Go Full-lock with your feet up, every time

Once you’ve nailed the basics, there’s one manoeuvre that you’ll be relying on the most in your day to day riding, and that’s the U-Turn.

You’ll probably have first done a U-Turn during your Basic Handling Skills test, and since then, it’s one of those skills that you don’t give too much thought to. While most of us can do a basic “Yuey”, it’s being able to do it with your feet firmly on the pegs and the ‘bars at full lock that sorts the men from the boys.

Regardless of whether you’re a beginner or pro here are some simple tips to help you nail that U-Turn.

U turn on your motorbike

Check for traffic

Since with a U-Turn you’re not only changing directions, but also lanes, you want to be sure that you’re going to be the only one occupying that patch of road as you enter the manoeuvre. Be sure to check for traffic coming in both directions first and foremost. You want to have enough time to perform your U-turn at your own pace, and you don’t want to be caught out by a car hurtling towards you at a crucial moment. You also want to be performing your U-Turn in an appropriate place. This means not at the crest of a hill or in the middle of an intersection.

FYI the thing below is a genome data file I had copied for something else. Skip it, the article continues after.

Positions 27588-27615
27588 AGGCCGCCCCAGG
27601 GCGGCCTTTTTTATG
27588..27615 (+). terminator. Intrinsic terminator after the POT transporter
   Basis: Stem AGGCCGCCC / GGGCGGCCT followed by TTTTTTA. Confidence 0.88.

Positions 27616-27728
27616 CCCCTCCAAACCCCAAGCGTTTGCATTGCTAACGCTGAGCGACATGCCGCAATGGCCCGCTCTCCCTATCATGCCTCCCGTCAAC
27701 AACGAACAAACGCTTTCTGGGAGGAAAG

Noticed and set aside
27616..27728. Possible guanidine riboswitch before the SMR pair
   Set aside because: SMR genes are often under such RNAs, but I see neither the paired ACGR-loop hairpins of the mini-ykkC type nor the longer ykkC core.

Look where you want to go

This doesn’t mean looking at the opposite gutter; fixate on that, you’ll end up riding in to it. Look at the area where you want to end up once you’re finished. This means looking over your shoulder from the beginning of your turn.

Your other speed controls

You want to keep the throttle at a constant and instead use the clutch and back brake to adjust your speed. Avoid using the front brake as this will upset your balance and risk needing to put a foot down. You want to do this in one smooth move remember and putting your feet down will not only make you look like a novice, it’ll slow your U-Turn down significantly.

Lean the bike in

Leaning the bike into the turn might feel very counterintuitive at such a low speed, but it’ll help you make it round in a tighter arc. 

… but don’t lean with the bike

This is the bit that your body and mind are telling you is wrong, and they’re right! Don’t lean with the bike at low speeds or you risk leaning in too much and becoming unbalanced. Instead, lean the bike in to the turn but keep yourself upright. Putting your weight on the outside edge of the seat, or weighting the outside peg with your foot will help keep the bike planted.

PracticeYou know what they say about practice… Find a quiet road somewhere and practice your U-turns – all it takes is a few minutes once or twice a week to build those skills and keep them sharp